Ironically, one reason The Avengers takes so long to find its footing is its very concept: setting all these characters loose in the same toybox. The earlier movies were a jumble of looks, styles and tones. Kenneth Branagh's Thor, with its Maxfield Parrish/Led Zeppelin approach to cosmic warfare, has more in common with the goofy psychedelic pizzazz of the 1980 Flash Gordon than with the techno-Dean Martin charms of Jon Favreau's Iron Man films — let alone the straight-faced jingoism of Joe Johnston's delightful retro-futurist Captain America. Accordingly, apart from Jeremy Renner's underused Hawkeye, Chris Hemsworth and Chris Evans suffer the most as the movie splits the difference among the three tones, settling on Tony Stark's snark.
Even so, that proves to be The Avengers' saving grace. Robert Downey Jr., who leavens every scene he's in, relieves the ponderousness weighing down the film's first hour. Whenever his Tony Stark ducks in with a masterful quip or a sharp elbow to the subtext, you feel like you can breathe again. The happiest surprise is Mark Ruffalo, a newcomer to the franchise as the touchy Bruce Banner and his lovable green id (who gets Whedon's best lines). He brings gravitas, nerdy charm and energy, and enough big-screen charisma to wipe everyone but Downey pretty much off the radar; he has one scene with a cinematic legend that has more heart, humor and off-kilter joy than anything that comes before it. Here's hoping he gets a new Hulk film that has the artistic daring of Ang Lee's vastly underrated 2003 version.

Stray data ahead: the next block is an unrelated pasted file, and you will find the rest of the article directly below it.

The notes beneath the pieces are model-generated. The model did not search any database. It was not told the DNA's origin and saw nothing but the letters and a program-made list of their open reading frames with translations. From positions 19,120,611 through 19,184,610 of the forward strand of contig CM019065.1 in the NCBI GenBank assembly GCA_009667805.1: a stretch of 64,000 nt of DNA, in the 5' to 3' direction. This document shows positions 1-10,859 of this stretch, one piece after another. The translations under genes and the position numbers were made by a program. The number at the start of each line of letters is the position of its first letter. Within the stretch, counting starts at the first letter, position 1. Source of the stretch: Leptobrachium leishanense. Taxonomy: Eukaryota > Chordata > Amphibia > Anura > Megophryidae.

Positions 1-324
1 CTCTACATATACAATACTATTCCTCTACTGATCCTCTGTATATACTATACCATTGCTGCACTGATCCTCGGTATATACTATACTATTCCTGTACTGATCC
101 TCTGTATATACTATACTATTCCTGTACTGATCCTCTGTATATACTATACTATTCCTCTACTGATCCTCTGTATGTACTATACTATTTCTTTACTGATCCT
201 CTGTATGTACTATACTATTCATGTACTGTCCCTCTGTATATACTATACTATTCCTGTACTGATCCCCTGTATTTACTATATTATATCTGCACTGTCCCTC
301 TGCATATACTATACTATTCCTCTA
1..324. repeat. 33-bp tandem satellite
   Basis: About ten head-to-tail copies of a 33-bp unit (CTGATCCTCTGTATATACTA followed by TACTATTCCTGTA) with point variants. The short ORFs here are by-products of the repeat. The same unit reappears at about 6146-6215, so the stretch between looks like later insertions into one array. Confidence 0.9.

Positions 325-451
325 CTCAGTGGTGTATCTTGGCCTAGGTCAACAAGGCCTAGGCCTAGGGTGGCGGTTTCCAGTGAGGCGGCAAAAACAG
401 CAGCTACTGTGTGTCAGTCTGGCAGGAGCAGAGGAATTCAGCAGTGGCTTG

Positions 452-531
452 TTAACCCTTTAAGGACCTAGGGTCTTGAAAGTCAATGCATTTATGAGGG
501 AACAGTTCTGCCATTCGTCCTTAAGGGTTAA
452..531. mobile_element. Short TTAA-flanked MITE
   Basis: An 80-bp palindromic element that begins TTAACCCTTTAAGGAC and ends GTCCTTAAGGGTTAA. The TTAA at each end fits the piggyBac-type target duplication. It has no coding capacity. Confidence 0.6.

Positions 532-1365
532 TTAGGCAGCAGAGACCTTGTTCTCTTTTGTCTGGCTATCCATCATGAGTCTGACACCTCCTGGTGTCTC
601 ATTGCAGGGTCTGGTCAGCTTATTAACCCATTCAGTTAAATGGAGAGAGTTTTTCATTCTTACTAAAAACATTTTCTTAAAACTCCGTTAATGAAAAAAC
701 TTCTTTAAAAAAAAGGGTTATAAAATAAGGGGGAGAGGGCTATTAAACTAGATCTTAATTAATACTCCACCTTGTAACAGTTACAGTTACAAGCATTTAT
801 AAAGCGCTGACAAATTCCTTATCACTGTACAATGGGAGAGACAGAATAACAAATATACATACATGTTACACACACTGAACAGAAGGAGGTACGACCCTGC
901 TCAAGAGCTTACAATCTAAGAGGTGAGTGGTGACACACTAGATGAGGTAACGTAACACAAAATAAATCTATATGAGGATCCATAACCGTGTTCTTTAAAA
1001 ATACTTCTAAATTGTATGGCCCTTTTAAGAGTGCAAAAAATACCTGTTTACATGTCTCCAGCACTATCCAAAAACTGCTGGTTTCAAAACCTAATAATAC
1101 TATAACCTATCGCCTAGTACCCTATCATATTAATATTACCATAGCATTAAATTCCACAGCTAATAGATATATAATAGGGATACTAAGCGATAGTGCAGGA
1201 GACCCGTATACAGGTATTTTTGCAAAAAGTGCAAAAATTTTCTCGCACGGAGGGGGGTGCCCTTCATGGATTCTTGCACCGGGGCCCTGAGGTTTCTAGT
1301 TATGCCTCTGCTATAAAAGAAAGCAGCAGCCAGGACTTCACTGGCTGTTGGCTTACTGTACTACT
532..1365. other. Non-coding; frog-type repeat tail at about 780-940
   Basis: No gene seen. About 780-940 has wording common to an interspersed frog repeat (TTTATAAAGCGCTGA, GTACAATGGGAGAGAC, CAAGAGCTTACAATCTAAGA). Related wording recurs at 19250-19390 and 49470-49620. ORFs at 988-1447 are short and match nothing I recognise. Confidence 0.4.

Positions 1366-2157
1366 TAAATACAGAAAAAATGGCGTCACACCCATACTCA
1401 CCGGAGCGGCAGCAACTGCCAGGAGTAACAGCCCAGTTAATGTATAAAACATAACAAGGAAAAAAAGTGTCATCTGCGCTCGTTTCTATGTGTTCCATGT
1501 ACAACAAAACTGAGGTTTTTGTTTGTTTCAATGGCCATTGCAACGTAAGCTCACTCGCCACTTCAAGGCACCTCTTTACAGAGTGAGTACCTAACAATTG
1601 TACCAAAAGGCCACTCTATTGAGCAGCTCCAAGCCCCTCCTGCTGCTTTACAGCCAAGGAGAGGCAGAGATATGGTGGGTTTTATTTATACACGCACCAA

The Avengers frustrates partly because Whedon so clearly understands the mind of the genre enthusiast. As even a glance at The Cabin in the Woods, Dr. Horrible's Sing-Along Blog or Firefly shows, this is a guy who knows how to incorporate an expansive palette of characters into a cohesive whole. This time, though, they're not his characters, and you often get the sense that he's not playing by his rules. He's got a remarkable gift for resourceful and tough female characters, for example, but here he has only a couple to work with (and the jury's out on Gwyneth Paltrow in Daisy Dukes). The biggest beneficiary of this particular skill set is Scarlett Johansson's Black Widow, who gets a great Dollhouse-y intro as well as a killer scene with Hiddleston's Loki that hints at a weirder, more emotionally spiky film lurking within.
And yet the movie pulls off moments of sheer magic. One long take during the giant climactic battle covers several different planes of action involving all the principal characters; it has the kind of iconic majesty that defines entire summer blockbuster seasons. That shot demonstrates the appeal of The Avengers as a concept: placing these characters in a common space where their disparate skills allow them to create a whole greater than the sum of its parts. Unfortunately, it takes the movie more than half its length to find that synthesis.
One technical note: if the 3D post-conversion is merely inessential, the digital IMAX experience is ludicrous. Its image, comparable to any digital presentation found at any multiplex, hangs there like a lie on the giant screen meant for actual 70mm film projection. Hollywood's rush to slough off celluloid will eventually (and justly) deprive it of this ancillary stream, because other than reserved seats, the format has nothing to offer. IMAX is supposed to mean 70mm film, or at the very least a 70mm blow-up — but you just can't seem to blow up a file to fit the expanse of those giant screens. What theaters are peddling with this lackluster process is the opposite of super and heroic.